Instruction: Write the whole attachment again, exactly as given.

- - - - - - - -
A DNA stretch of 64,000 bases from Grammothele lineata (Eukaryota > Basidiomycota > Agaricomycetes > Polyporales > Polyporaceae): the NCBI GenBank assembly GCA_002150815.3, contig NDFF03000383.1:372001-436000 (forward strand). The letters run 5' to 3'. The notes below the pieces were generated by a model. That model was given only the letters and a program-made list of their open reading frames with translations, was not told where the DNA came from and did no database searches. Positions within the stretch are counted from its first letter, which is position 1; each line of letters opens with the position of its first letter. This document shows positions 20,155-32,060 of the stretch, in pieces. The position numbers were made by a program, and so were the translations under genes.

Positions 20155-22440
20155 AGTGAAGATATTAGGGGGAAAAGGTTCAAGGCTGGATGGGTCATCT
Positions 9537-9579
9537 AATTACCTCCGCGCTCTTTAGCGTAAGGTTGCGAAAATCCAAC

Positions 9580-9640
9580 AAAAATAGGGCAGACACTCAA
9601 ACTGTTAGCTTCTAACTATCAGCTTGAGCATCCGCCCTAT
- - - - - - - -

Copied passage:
A DNA stretch of 64,000 bases from Grammothele lineata (Eukaryota > Basidiomycota > Agaricomycetes > Polyporales > Polyporaceae): the NCBI GenBank assembly GCA_002150815.3, contig NDFF03000383.1:372001-436000 (forward strand). The letters run 5' to 3'. The notes below the pieces were generated by a model. That model was given only the letters and a program-made list of their open reading frames with translations, was not told where the DNA came from and did no database searches. Positions within the stretch are counted from its first letter, which is position 1; each line of letters opens with the position of its first letter. This document shows positions 20,155-32,060 of the stretch, in pieces. The position numbers were made by a program, and so were the translations under genes.

Positions 20155-22440
20155 AGTGAAGATATTAGGGGGAAAAGGTTCAAGGCTGGATGGGTCATCT
Positions 9537-9579
9537 AATTACCTCCGCGCTCTTTAGCGTAAGGTTGCGAAAATCCAAC

Positions 9580-9640
9580 AAAAATAGGGCAGACACTCAA
9601 ACTGTTAGCTTCTAACTATCAGCTTGAGCATCCGCCCTAT